There may be situations where grandparents are prevented from seeing their grandchild as the relationship between them and their own child has deteriorated, or the parents of the child have separated and one of the parties refuses to let the grandparents see the child. This can also happen if the grandparents have been the primary carer of the child and the child’s parents return to take the child back into their care.
The Family Law Act 1975 (Cth) (‘the Act’), is the law that applies to all states in Australia regarding separation, divorce, division of property and children.
The Act acknowledges the importance of the child having a relationship with their grandparent, however, does not mean grandparents have an automatic right to have contact with the child. However, grandparent may apply to the Family Court for orders allowing the grandparent to contact and/or spend time with the child.
Best interest of the child
A child’s best interests are a paramount consideration when the Family Court makes a decision regarding parenting. Interest includes matters related to the wellbeing of the child such as the care, welfare and development of the child. This includes:
- Where the child lives;
- Who they spend time with;
- Who has parental responsibility; and
- What communication the child is to have with other people.
Therefore, in determining the best interest of the child, the Court will consider the nature of the child’s relationship with their grandparents.
Arrangements in separation
If parents who separate are able to communicate with each other and agree about where or who the child lives with, the amount of time spent with each parent or other relatives, and other aspects of the child’s care, welfare and development, the arrangement can be agreed upon informally, without any written document or without the intervention of a Court.
If the parents want to have the arrangements for the child in writing, they can agree to a Parenting Plan. This does not require the intervention of the Court, but rather an agreement between the parents. Another option available to parents if they wish to have their agreed arrangement formalised is to register their agreement with the Court, referred to as Consent Orders.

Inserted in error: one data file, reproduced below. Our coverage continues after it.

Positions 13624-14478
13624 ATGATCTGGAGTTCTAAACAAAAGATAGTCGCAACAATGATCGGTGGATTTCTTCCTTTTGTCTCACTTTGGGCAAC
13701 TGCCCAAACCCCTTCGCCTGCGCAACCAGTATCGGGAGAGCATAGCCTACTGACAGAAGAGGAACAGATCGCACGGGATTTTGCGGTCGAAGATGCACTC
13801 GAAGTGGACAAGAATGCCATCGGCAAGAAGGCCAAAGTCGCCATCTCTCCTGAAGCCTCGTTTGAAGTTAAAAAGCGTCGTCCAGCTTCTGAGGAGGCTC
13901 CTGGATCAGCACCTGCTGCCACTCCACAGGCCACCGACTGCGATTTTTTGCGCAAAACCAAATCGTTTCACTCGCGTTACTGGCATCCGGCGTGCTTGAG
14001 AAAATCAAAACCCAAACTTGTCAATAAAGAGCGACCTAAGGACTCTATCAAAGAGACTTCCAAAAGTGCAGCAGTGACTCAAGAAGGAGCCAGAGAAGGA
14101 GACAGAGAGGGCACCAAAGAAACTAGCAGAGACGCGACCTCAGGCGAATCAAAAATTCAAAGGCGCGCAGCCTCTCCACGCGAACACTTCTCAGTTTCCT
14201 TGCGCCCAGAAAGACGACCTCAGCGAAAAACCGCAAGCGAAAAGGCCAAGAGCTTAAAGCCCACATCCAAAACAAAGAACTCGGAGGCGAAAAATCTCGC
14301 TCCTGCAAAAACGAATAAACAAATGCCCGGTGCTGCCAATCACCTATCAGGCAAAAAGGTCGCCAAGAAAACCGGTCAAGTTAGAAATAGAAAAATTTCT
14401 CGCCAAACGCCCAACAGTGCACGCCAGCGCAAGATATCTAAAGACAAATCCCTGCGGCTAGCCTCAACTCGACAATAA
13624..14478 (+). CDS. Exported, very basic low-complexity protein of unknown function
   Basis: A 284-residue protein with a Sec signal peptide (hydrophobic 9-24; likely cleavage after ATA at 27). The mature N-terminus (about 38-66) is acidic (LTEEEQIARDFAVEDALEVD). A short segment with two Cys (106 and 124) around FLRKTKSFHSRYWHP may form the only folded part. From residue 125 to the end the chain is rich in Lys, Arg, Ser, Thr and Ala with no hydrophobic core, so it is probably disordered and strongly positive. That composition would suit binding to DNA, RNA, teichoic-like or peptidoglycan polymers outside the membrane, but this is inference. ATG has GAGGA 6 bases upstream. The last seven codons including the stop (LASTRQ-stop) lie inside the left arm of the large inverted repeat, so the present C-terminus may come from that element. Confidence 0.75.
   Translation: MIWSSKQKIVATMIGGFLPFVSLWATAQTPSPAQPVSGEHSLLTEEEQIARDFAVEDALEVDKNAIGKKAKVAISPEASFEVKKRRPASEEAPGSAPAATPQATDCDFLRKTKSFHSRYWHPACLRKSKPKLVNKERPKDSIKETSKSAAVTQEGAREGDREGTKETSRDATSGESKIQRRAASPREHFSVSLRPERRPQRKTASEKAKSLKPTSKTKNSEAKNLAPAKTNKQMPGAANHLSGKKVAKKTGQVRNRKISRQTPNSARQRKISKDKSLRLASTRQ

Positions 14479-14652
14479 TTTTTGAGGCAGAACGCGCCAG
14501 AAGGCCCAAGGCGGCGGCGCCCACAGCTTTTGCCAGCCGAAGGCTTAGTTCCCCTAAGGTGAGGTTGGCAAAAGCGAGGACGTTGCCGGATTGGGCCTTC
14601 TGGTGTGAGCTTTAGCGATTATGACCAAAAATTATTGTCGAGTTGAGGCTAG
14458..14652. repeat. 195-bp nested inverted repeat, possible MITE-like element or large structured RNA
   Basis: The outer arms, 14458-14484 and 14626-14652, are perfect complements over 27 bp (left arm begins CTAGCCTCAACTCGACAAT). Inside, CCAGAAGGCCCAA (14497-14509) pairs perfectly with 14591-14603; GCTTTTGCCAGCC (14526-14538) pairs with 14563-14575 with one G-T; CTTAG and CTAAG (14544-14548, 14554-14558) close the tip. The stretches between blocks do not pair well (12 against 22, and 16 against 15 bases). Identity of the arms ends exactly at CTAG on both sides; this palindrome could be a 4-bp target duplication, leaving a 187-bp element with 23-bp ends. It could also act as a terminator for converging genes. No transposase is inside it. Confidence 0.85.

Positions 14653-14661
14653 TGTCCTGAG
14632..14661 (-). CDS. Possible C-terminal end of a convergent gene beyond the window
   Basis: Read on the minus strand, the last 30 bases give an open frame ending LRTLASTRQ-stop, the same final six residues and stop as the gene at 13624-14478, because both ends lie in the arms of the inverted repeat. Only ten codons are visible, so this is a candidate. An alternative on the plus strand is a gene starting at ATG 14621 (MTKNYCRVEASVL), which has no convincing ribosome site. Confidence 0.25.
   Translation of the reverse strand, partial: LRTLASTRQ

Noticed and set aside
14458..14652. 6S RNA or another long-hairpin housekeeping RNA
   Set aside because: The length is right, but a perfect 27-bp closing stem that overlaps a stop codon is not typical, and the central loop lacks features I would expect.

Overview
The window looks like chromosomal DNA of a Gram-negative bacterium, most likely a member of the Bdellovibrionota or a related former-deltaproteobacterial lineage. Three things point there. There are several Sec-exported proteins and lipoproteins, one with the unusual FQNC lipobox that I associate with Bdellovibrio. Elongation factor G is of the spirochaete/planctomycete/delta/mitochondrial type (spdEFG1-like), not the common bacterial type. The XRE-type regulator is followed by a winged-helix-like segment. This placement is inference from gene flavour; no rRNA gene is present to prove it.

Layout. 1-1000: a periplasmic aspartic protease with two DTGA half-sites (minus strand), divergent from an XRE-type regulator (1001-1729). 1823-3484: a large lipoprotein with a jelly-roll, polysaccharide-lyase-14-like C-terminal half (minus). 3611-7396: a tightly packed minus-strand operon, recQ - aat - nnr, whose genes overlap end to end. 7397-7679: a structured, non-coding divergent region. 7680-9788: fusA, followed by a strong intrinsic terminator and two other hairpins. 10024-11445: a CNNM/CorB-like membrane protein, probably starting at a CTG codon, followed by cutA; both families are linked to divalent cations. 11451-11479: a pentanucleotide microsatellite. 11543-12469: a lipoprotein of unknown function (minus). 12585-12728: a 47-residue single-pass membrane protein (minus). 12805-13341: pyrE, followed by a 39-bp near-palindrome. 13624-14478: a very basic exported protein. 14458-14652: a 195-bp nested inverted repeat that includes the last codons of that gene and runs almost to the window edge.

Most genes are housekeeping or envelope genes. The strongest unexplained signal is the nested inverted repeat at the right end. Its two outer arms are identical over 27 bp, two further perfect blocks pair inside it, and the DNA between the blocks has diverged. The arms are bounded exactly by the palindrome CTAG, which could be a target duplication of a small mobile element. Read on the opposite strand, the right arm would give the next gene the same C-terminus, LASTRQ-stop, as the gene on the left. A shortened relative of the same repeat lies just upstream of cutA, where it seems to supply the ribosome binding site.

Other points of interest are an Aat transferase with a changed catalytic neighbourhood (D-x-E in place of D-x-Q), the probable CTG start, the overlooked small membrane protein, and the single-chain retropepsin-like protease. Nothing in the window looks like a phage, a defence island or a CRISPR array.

Grandparents may feel that after their grandchildren’s parents separate, they will not be able to see their grandchild. Discussions with the parents about time with their grandchild may prove fruitful, however if parents do not agree on arrangements for the child to have contact with the grandparents, the grandparents may apply to the Family Court for Parenting Orders in relation to the grandchild.
Care and Protection
If a person believes a child is subject to, or is experiencing neglect or abuse, they may seek assistance with the Department of Communities and Justice (DCJ), formerly known as the Department of Family and Community Services (FACS).
DCJ is a NSW government child protection agency responsible for protecting children and young people from risk of harm. The agency works with children, families, adults and communities improve the lives of all involved, assist people to realise their potential and take charge of their lives.
DCJ has the power to intervene necessary to protect child from harm, drawing on power from the Children and Young Persons (Care and Protection) Act 1998 (NSW). This is a state law which is heard in the Children’s Court and is different to the Family Court, which is a federal law.
It is advisable that if you suspect or have concerns for the safety and welfare of the child, you should seek assistance from:
- The police;
- Report the concerns to Department of Communities and Justice (DCJ) on 13 2111 (NSW);
- Senior Right Service on 1800 424 079;
- Council on Ageing NSW 1800 449 102 or 02 9286 3860;
- Legal Aid NSW Child Support Service 1800 449 102 or 02 9286 3860; or
- A Family Lawyer